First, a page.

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Big Banks and Macroeconomic Outcomes: Theory and Cross-Country Evidence of Granularity

  • Bremus, Franziska
  • Buch, Claudia M.
  • Russ, Katheryn N.
  • Schnitzer, Monika

Does the mere presence of big banks affect macroeconomic outcomes? Gabaix (2011) shows that idosyncratic shocks can have aggregate effects if the distribution of firm sizes in manufacturing follows a power law distribution. Our contribution is two-fold. First, we expand the theory of granularity to encompass the Bertrand competition frequently used in models of banking. Using a model with banks of heterogenous size who charge endogenous markups, we show under which conditions granular effects emerge. Second, we empirically assess the relevance of granularity effects in banking using a linked micro-macro dataset of more than 80 countries for the years 1996-2009. We show that the banking sector is granular, i.e. the right tail of the bank size distribution follows a power law. Also, the presence of big banks as measured by high market concentration magnifies the effect of idiosyncratic shocks on loan growth. Through this channel, idiosyncratic shocks affecting large banks impact upon macroeconomic outcomes. This effect is particularly important for countries with less developed banking systems.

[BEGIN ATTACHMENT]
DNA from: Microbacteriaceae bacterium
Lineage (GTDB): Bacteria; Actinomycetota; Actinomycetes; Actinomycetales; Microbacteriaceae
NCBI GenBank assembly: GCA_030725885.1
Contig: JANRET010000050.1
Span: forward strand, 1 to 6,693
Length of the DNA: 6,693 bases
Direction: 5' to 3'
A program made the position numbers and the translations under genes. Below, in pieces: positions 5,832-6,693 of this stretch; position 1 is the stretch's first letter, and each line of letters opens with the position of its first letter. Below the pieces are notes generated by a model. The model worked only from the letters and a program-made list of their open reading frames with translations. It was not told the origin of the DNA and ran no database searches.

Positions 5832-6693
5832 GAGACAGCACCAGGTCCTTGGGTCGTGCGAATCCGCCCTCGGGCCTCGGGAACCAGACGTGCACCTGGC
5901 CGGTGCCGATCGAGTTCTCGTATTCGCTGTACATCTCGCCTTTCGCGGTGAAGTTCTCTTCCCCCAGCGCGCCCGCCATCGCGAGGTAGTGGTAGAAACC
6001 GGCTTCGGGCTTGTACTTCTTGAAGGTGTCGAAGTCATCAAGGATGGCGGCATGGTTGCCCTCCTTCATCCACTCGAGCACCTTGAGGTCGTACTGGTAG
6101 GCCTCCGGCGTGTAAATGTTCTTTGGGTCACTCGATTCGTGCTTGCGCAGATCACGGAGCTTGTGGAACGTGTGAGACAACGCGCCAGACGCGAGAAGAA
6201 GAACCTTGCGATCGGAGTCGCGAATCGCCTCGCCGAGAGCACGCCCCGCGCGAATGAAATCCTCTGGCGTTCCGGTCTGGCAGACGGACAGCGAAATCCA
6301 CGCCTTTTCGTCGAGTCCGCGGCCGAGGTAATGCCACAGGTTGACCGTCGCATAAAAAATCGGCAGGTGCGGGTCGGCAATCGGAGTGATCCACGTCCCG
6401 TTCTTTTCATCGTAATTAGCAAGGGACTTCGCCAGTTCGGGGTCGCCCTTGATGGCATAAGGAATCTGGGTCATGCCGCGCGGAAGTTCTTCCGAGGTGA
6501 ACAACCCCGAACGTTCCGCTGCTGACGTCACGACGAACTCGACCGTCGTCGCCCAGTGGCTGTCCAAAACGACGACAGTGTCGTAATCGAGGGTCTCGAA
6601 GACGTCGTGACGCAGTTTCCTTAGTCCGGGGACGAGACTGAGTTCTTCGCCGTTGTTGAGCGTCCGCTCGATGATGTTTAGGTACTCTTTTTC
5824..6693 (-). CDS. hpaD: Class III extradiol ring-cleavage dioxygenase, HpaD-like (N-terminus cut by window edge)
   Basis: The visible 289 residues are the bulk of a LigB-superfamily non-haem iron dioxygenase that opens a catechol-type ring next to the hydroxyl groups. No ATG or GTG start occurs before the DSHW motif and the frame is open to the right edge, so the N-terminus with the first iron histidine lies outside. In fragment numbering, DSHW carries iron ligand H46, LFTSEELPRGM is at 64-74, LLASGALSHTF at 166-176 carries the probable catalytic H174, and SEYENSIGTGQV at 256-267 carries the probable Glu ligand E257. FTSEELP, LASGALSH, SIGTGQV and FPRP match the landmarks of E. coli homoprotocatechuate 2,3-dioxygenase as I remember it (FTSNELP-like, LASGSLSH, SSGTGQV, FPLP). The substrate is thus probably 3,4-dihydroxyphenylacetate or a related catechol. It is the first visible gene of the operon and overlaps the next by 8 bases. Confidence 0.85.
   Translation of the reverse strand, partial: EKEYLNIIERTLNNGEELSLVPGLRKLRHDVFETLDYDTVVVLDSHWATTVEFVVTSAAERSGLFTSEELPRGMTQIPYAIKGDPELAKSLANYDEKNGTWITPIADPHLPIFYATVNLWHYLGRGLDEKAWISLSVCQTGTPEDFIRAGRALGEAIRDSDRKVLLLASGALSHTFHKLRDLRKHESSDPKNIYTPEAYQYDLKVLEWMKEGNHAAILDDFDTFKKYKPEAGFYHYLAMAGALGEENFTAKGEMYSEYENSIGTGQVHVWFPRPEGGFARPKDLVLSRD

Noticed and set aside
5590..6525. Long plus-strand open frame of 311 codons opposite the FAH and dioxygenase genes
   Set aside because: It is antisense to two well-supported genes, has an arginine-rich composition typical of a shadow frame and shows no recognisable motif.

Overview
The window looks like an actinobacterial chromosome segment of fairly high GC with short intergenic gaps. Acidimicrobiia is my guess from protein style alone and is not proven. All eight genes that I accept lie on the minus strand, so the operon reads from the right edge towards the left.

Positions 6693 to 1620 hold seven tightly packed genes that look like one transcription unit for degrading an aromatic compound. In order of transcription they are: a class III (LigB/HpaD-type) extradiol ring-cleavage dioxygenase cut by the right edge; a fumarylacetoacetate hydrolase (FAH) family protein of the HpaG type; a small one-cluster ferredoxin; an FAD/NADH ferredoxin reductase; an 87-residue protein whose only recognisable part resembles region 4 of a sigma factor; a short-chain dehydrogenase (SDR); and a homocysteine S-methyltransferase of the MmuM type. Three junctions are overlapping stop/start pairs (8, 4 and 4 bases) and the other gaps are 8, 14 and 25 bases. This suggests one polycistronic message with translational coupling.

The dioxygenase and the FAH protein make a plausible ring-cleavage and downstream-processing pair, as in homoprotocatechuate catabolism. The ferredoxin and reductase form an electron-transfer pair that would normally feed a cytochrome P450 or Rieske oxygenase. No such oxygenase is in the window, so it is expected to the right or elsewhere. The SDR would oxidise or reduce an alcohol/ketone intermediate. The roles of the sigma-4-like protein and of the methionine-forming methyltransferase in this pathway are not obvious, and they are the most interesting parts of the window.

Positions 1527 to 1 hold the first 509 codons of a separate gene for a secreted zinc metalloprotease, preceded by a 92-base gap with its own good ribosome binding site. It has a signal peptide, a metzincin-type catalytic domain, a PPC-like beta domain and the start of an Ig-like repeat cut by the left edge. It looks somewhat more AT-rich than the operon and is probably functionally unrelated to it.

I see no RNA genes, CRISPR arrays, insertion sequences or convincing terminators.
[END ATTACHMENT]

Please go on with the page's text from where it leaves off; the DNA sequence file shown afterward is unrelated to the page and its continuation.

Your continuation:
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Paper provided by Verein für Socialpolitik / German Economic Association in its series Annual Conference 2013 (Duesseldorf): Competition Policy and Regulation in a Global Economic Order with number 80048.

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Date of creation: 2013
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Handle: RePEc:zbw:vfsc13:80048
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